Lightning, gale force winds, extreme temperatures, landslides, fires, rain… these are all natural phenomena which have caused the deaths of 1,493 people in Spain since 1995.
The figures are from the Environmental Profile of Spain report, published by the Ministry for Ecological Transition and Demographic Challenge this week, and it says the incidence of natural events such as volcanic eruptions and earthquakes is low compared with extreme meteorological phenomena.
Floods have been responsible for the highest number of deaths, accounting for 26.5% of the total. This is followed by high temperatures (20.3%) and maritime storms (18.6%). “These three natural phenomena are responsible for over 65% of all deaths of this type,” the report says.
Many of the floods have been caused by high-level isolated depressions (known as Dana), which insurance companies say cause an average of 800 million euros' worth of damage every year. However, although there have been more floods, the number of fatalities has dropped and 2021 “stands out as the year with the lowest number of deaths (19) from natural disasters,” according to the report.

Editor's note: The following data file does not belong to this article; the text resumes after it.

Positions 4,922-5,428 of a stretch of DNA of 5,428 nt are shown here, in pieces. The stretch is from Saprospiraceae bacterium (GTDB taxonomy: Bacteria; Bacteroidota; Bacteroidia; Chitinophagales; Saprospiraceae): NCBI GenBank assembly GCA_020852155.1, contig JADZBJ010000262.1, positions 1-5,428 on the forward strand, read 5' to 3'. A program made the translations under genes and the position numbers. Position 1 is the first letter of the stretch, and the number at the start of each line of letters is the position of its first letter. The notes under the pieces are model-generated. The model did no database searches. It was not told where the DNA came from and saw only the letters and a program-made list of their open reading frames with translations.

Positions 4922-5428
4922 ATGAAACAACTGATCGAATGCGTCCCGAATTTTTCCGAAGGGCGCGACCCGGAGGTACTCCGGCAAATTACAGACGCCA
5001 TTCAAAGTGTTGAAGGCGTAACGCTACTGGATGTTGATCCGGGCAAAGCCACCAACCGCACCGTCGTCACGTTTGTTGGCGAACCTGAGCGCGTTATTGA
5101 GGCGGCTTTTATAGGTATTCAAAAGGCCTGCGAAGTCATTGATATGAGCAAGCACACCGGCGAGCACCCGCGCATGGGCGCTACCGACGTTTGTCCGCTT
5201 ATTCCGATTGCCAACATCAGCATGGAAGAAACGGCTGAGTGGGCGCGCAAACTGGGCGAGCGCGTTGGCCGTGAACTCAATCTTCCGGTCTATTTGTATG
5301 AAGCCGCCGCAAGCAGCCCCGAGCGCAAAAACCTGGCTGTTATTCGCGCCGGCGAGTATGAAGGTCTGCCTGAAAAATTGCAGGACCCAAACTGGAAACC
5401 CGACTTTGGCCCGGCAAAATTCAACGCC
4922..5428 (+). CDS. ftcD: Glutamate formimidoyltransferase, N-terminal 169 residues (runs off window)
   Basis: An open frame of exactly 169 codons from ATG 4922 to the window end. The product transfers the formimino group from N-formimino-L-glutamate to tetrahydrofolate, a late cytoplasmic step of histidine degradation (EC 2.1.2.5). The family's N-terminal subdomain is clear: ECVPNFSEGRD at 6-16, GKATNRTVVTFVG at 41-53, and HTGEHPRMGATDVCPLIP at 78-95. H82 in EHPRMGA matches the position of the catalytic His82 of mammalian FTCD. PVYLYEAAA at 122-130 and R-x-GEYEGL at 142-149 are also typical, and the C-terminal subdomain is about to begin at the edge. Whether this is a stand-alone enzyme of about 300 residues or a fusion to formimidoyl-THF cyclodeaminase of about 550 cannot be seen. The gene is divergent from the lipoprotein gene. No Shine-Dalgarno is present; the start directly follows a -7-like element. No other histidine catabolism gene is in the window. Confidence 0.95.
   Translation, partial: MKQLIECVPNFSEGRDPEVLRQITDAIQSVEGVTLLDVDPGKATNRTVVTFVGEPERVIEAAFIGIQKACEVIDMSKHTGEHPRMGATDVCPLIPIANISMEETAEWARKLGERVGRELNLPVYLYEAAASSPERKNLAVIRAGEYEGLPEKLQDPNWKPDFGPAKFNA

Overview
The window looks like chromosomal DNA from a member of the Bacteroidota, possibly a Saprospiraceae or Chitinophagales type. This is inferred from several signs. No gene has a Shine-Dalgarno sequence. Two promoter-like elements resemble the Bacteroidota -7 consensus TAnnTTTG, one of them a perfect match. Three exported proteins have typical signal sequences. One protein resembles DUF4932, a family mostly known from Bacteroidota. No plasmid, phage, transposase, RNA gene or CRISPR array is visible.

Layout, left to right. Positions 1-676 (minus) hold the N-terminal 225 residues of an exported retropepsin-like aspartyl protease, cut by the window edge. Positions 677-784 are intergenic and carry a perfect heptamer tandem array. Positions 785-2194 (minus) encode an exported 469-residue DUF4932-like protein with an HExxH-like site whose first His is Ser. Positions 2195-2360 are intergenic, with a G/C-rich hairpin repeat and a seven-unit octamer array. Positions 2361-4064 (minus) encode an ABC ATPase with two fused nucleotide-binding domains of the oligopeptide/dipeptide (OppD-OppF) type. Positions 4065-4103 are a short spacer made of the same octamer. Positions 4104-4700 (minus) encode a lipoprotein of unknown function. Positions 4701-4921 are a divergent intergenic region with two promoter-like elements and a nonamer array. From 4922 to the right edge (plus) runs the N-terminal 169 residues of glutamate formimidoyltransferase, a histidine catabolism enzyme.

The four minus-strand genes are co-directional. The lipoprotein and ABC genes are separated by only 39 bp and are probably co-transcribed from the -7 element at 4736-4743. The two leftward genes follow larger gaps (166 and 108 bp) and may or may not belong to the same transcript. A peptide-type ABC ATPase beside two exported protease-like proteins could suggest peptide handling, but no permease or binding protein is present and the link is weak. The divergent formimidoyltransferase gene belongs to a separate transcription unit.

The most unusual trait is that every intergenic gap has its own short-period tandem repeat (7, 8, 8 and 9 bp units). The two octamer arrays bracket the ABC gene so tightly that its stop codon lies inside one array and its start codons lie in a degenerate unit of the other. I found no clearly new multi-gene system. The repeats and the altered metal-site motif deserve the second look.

Heatwaves are another result of climate change and they have also been having an effect. In the summer of 2021 there were two official heatwaves on the Iberian Peninsula and three in the Canary Islands. This is actually lower than the 41 days which were classified as heatwaves in 2022, but until this year’s figures are included in a report 2021 can be seen to be the worst year on record with temperatures reaching 47.4C.
According to Ministry of Health figures, more than 200 people have died as a result of heatwaves since 1995.
Government sources have said that Spain has an action plan in force to reduce the impact of environmental factors on health. “It focuses on prevention and control and is structured to set out what needs to be done according to the level of risk,” they explained.